Contact: U.S. Office of Minority Health, The Tower Building, 1101 Wootton Parkway, Suite 600, Rockville, MD 20852, Telephone: (240) 453-2882 Secondary Telephone: (240) 453-2883 Fax: (240) 453-2883 E-mail: info@minorityhealth.hhs.gov Web Site: http://www.minorityhealth.hhs.gov Available from the website.

Keywords: AIDS, Adolescent attitudes, Adolescent behavior, Adolescent health, Adolescent sexuality, Alaska natives, American Indians, Child health, Curricula, Educational materials, HIV, Middle school students, Prevention, Sexually transmitted diseases

Child Trends Data Bank. 2013. "Statutory rape:" Sex between young teens and older individuals-Indicators on children and youth. Bethesda, MD: Child Trends, 14 pp.

Annotation: This report focuses on instances in which children and adolescents under age 15 engage in sexual relationships with someone at least 3 years older (statutory rape). Topics include importance; trends; differences by race and by Hispanic origin; by parental education; and by age at first sex; state, local, and international estimates; national goals; and related indicators. Statistical data are presented throughout the report. A definition of statutory rape is provided.

Contact: Child Trends, 7315 Wisconsin Avenue, Suite 1200 W, Bethesda, MD 20814, Telephone: (240) 223-9200 E-mail: Web Site: http://www.childtrends.org Available from the website.

Keywords: Adolescent behavior, Adolescent sexuality, Age factors, Educational factors, High risk adolescents, Racial factors, Rape, Risk factors, Sexual behavior, Sexual intercourse, Statistical data, Trends

Wildsmith E, Barry M, Manlov J, Vaughn B. 2013. Dating and sexual relationships. [Bethesda, MD]: Child Trends, 10 pp. (Adolescent health highlight)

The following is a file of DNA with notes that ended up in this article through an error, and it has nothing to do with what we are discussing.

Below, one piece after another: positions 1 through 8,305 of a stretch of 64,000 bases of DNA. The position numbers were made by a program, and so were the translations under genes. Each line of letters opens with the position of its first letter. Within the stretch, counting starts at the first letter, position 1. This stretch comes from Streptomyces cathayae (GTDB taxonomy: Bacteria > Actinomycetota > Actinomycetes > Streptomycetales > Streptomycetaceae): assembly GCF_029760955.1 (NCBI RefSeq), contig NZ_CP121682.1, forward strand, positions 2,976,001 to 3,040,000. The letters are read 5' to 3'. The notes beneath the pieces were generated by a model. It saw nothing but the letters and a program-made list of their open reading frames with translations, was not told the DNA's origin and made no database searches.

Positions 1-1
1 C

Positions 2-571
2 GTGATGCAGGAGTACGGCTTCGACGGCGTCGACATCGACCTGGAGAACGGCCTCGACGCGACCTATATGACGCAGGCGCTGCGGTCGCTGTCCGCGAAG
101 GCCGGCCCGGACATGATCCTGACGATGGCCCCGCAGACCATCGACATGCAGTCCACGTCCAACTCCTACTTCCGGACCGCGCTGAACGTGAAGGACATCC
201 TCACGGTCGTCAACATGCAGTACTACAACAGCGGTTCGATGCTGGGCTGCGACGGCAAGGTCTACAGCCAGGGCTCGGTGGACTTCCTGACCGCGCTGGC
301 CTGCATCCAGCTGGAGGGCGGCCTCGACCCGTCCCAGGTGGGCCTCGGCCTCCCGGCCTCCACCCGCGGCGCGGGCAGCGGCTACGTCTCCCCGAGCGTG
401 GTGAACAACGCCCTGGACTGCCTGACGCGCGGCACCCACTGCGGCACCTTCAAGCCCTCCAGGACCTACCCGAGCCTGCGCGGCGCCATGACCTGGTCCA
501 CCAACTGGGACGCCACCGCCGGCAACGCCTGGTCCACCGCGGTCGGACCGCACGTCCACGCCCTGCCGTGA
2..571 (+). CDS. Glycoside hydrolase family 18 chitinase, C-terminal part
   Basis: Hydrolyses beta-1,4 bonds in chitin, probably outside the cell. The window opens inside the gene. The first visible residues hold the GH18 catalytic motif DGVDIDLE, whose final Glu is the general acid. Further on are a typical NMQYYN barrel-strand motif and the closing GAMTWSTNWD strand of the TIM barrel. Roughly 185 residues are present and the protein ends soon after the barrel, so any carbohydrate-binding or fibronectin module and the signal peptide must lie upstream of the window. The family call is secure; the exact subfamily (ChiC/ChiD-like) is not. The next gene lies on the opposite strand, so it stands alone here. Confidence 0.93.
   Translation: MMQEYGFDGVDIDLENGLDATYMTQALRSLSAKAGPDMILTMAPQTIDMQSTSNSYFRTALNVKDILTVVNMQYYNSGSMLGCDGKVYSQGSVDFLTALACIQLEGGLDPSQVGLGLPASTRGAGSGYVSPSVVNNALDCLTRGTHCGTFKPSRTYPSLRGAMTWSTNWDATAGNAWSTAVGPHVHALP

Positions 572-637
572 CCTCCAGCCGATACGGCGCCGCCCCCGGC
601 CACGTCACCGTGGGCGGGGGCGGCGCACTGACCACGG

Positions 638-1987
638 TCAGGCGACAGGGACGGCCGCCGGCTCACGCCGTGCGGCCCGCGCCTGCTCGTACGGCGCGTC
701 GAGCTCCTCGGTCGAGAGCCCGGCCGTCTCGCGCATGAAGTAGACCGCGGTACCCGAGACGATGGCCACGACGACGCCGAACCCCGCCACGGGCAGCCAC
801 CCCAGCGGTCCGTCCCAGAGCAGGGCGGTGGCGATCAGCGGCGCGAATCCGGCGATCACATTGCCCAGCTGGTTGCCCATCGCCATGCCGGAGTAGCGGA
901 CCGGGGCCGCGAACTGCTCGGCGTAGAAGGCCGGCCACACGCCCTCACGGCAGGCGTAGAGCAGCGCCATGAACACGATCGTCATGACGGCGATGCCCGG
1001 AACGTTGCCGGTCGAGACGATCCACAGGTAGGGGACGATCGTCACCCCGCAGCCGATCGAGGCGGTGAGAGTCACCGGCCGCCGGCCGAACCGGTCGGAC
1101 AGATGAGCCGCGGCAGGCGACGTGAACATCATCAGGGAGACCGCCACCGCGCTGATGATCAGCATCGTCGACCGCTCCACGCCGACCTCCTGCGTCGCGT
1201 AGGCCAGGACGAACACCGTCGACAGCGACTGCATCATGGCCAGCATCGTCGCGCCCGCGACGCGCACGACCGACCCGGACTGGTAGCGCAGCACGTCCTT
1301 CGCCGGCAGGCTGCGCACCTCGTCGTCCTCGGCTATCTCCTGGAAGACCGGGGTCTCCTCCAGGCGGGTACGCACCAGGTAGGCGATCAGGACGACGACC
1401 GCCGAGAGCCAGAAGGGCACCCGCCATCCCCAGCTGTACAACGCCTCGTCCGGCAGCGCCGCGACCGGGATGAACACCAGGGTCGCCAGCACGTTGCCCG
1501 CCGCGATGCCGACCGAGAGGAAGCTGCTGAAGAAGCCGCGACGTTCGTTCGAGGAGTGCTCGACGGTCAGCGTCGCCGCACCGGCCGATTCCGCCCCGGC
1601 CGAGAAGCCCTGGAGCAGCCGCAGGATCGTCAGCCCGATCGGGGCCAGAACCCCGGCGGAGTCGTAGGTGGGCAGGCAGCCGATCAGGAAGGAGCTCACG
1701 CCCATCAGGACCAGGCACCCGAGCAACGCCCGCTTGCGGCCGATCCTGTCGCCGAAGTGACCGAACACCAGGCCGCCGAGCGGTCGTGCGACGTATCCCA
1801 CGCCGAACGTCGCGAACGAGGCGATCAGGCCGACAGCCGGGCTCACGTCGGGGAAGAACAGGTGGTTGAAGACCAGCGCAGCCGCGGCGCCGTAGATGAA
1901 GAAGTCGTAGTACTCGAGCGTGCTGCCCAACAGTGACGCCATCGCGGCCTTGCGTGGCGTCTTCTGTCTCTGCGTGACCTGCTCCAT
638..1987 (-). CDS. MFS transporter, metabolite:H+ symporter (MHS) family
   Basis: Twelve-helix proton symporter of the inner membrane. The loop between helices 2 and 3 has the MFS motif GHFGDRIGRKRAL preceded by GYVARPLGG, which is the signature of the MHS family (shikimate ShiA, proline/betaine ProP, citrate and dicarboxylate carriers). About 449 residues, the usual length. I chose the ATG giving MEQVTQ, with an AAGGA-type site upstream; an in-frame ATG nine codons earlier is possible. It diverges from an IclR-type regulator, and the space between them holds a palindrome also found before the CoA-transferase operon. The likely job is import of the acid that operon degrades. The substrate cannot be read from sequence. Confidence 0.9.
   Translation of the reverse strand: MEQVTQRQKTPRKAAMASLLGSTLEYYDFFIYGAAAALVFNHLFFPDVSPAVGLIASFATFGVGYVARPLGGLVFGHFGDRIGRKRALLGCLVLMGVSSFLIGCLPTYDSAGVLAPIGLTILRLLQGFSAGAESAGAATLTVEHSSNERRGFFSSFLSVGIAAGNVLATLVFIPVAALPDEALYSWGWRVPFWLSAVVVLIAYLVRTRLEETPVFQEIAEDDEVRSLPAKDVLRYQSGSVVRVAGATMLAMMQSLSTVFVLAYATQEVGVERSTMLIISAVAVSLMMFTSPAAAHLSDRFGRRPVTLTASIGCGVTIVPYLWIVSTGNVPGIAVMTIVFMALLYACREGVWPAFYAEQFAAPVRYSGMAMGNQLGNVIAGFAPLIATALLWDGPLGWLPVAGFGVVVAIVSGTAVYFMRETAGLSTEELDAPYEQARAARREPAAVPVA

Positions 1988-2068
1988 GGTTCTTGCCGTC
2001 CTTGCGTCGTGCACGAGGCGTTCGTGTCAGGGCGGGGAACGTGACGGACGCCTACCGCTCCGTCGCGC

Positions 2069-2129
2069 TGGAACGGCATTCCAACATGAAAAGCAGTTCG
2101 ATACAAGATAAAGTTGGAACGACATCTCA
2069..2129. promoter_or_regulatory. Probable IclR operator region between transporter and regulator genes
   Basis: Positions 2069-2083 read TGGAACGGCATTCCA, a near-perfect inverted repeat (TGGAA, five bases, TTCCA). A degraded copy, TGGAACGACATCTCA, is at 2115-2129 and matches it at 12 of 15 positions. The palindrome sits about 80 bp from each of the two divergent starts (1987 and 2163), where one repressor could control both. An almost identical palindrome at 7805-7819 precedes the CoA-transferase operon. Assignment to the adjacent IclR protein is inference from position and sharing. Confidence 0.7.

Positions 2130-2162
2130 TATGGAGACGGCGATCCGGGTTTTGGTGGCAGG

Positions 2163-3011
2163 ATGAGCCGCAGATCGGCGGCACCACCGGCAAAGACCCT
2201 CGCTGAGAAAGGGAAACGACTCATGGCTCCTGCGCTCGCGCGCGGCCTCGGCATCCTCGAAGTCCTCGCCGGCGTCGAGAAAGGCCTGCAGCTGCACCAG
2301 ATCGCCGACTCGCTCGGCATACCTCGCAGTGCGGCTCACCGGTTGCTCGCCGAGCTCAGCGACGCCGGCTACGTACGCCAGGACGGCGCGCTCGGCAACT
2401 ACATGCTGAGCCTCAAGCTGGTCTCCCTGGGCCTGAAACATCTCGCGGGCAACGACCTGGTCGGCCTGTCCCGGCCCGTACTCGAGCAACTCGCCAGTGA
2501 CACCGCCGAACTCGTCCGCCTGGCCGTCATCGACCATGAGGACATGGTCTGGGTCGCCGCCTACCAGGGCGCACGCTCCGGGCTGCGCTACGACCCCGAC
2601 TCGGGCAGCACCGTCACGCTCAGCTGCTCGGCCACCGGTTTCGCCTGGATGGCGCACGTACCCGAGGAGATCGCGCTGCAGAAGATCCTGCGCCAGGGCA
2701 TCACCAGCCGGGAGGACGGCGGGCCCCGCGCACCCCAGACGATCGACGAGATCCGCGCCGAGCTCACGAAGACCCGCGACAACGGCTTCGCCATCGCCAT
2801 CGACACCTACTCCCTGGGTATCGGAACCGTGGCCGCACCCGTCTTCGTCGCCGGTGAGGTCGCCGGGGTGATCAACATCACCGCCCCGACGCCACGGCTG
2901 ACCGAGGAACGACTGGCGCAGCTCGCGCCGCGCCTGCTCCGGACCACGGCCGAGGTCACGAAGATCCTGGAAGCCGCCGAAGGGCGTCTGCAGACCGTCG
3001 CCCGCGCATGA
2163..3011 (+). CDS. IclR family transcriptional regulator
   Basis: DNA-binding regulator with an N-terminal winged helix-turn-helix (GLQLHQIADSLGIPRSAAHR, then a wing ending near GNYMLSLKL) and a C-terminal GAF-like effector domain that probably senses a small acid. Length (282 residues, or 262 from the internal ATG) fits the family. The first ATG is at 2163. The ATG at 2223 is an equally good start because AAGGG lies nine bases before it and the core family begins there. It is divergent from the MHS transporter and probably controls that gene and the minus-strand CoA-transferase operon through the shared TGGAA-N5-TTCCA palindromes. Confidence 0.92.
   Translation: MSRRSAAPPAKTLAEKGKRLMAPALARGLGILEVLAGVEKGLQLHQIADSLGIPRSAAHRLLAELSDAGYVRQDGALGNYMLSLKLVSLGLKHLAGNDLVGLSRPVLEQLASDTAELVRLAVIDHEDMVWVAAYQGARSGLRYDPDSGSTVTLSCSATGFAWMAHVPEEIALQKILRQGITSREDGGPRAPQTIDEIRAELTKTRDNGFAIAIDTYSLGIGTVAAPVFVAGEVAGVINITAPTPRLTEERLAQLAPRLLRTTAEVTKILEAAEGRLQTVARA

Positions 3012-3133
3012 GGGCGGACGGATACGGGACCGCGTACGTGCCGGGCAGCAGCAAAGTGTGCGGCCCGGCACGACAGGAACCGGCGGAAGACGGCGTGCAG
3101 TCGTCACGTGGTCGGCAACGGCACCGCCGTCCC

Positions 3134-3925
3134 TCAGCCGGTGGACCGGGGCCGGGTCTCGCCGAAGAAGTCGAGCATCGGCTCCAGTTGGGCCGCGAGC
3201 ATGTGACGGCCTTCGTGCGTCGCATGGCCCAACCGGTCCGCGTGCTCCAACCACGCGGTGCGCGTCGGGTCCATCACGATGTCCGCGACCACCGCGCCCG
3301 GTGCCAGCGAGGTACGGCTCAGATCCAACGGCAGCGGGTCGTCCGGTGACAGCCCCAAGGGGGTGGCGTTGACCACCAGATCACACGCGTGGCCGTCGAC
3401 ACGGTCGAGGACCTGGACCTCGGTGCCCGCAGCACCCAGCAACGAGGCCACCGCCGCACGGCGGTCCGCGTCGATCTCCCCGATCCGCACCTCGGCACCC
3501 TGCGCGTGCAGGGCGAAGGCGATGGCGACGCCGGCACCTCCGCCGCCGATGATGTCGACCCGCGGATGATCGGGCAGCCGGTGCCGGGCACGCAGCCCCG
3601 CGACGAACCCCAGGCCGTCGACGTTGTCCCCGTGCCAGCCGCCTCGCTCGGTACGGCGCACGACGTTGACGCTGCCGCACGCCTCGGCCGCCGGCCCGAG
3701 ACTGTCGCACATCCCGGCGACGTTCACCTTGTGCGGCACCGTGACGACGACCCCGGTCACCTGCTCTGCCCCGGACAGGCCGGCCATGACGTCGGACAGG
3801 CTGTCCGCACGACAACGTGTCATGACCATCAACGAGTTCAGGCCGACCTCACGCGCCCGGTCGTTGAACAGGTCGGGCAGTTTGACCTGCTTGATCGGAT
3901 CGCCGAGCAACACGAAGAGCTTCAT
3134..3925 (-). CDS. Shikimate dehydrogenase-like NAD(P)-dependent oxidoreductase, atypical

Annotation: This report presents key research findings about the prevalence of and trends in adolescents' dating and sexual relationships. Additional topics include dating and sexual behaviors that may put adolescents at risk for negative outcomes; how these behaviors vary by gender, age, and race/ethnicity; and individual, family, and media influences on adolescents' sexual behaviors.

Contact: Child Trends, 7315 Wisconsin Avenue, Suite 1200 W, Bethesda, MD 20814, Telephone: (240) 223-9200 E-mail: Web Site: http://www.childtrends.org Available from the website. Document Number: Pub. no. 2013-04.

Keywords: Adolescents, Environmental influences, Relationships, Risk factors, Sexual behavior, Sexual development, Sexual health, Sexual partners

Guzman L, Caal S, Hickman S, Golub E, Ramos M. 2013. When sex and dating are the same: Latinos' attitudes on teen parenthood and contraception. Bethesda, MD: Child Trends, 7 pp. (Research brief)

Annotation: This research brief reports on what Child Trends learned through focus groups and interviews with Latino teens and parents about their values, ideals, and attitudes about teen parenthood, teen dating and sex, and the use of birth control by teens. It discusses the potential implications of these values, ideals, and attitudes for teen pregnancy prevention programs.

Contact: Child Trends, 7315 Wisconsin Avenue, Suite 1200 W, Bethesda, MD 20814, Telephone: (240) 223-9200 E-mail: Web Site: http://www.childtrends.org Available from the website.

Keywords: Adolescent pregnancy, Adolescent sexuality, Adolescents, Behavior, Hispanic Americans, Interviews, Prevention, Research

Alan Guttmacher Institute. 2012. Contraceptive services. New York, NY: Alan Guttmacher Institute, 4 pp. (In brief)